This tutorial will cover the implementation of a basic door interaction system. The player can press a key to toggle a door open or closed.
1. First, let’s make a new keybind for opening doors. I will use E as my key, but it can be whatever you want.
At the top of the editor, click Edit -> Project Settings. This will open the menu with all of the settings for this project specifically.
2. Let’s add the keybind now. First, go to the Input category on the left category list. Click the + on the right of the Action Mappings dropdown. Name the new bind Interact, and under that select a keybind. I’m choosing Left Shift, but it can be anything.
3. When the player presses the interact keybind, we need to filter for specific object types. We need to add a separate trace channel for interaction. When we draw the line, we can search specifically for the actors with this trace channel. Search for “trace” at the top to narrow down the results.
Now, click New Trace Channel to open our trace channel creation menu. Set the name to Interact, and set the Default Response to Ignore. Then, press Accept to confirm our creation.
The project settings are saved when you change things, so you can close this window now.
4. Now we have to make our door. Create a new Actor Blueprint titled BP_Interact_Door. I put mine in FirstPersonBP/Blueprints/Actors/
Then, open the Blueprint.
5. We’re going to assume I don’t have an actual door model to use, so I’ll just use a re-scaled cube as a door. To add a cube to our actor, click Add Component -> Cube at the top left on the Components tab. Call it Door.
6. We need the cube to be a door shape, so select the Cube, and on the Details panel on the right, change the Scale to X 0.25 Y 1.5 Z 2.5. Make sure the Mobility is set to Moveable or the door cannot rotate.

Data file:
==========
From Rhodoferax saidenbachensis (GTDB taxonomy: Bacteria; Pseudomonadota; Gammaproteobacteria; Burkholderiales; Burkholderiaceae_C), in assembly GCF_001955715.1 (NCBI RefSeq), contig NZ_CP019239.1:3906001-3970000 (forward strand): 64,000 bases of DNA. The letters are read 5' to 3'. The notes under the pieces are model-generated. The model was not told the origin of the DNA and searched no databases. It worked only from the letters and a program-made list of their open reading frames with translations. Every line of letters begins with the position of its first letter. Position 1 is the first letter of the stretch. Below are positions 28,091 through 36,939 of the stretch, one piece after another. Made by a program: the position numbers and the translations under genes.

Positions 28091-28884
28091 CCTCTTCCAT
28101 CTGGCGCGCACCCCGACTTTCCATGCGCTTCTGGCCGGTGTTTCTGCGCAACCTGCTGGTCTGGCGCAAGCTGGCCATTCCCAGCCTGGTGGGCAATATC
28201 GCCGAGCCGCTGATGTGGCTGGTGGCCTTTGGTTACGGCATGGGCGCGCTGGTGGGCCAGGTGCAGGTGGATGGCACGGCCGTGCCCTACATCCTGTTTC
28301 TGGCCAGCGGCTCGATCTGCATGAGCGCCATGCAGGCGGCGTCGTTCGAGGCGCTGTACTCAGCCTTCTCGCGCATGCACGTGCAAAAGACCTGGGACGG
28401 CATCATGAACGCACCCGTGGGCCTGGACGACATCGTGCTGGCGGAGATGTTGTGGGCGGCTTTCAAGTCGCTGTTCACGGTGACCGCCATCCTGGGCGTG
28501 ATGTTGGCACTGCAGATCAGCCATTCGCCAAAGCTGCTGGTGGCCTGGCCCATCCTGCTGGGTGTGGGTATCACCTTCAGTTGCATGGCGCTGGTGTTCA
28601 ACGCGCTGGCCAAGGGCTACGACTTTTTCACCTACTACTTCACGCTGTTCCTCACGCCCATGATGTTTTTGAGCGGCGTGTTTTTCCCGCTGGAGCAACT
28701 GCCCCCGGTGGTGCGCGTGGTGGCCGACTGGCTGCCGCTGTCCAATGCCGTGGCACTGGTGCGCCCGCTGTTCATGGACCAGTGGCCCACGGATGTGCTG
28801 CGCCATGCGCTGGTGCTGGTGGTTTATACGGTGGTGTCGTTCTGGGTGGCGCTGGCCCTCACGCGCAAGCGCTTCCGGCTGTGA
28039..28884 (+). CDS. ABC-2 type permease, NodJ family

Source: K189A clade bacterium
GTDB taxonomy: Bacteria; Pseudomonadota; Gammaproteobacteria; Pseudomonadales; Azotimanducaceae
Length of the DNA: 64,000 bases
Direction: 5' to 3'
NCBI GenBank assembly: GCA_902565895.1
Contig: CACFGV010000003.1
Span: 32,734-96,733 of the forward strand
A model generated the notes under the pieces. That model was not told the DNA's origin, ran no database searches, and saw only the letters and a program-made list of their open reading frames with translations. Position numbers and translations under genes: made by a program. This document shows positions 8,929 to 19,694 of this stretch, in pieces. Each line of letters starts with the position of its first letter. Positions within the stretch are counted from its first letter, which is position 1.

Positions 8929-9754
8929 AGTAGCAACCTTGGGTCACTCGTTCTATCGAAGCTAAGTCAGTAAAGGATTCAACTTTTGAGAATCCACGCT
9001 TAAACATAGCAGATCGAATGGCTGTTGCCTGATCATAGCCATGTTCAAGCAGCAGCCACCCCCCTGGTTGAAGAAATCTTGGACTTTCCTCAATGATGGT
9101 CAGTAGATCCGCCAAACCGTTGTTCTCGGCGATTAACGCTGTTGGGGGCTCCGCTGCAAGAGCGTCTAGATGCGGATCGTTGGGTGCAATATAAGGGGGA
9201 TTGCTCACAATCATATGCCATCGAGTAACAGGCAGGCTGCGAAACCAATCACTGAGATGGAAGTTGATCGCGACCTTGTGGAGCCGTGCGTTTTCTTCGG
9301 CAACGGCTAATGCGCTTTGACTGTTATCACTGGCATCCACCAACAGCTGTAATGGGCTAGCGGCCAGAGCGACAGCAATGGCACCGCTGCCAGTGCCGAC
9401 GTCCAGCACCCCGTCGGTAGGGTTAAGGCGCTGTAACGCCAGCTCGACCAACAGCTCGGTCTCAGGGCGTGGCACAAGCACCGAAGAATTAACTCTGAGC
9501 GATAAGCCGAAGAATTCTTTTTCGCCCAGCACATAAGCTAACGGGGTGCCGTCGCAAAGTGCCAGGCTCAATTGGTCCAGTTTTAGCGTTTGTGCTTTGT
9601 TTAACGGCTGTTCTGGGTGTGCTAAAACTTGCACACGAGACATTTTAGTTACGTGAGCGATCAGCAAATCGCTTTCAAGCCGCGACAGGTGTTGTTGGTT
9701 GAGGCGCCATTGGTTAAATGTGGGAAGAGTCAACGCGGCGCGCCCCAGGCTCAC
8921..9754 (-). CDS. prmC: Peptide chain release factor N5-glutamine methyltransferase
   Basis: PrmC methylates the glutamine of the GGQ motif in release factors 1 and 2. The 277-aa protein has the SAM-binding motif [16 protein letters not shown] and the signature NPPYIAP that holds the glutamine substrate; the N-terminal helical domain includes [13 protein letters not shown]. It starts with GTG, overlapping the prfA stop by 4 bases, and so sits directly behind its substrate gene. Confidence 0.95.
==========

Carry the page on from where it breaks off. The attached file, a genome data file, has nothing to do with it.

Set the door location to X -10 Y 80 Z 125. We need to do this so the Actor’s pivot is at the door hinge, rather than the center.
7. With the cube still selected, Scroll down to the Collision section, and change the Collision Preset to Custom. Under the Trace Responses, change Interact to Block.
8. We need to define a start rotation and end rotation for the door. Add a variable called Start Rotation, and change its type to Rotator.
Changing the variable to a Rotator will change the color to purple on the Variables list.
Note: New variables will be the same type as the last created one.
9. Add a new variable and call it End Rotation. It will automatically be a Rotator since we just made the other one.
Compile and Save.
10. With the End Rotation variable selected, change the default value’s Z to 90.
Compile and Save again.
11. We need to change the Start Rotation variable. This method will set it in runtime so it adjusts to how the door is placed in the level editor. In the Event Graph, create two nodes for setting each variable by dragging the variable onto the Event Graph and picking the Set __ option. Then, connect the nodes to the BeginPlay node.
12. Connect a Get Actor Rotation to the Start Rotation node. This sets our variable to the starting rotation of the door actor when the game starts.
13. We need to subtract our End Rotation variable from the Start Rotation to create our final world end rotation. Unfortunately, there’s no way to subtract two rotators easily, so we have to break the angles and combine them after.
Drag off the GetActorRotation and make a Break Rotator node.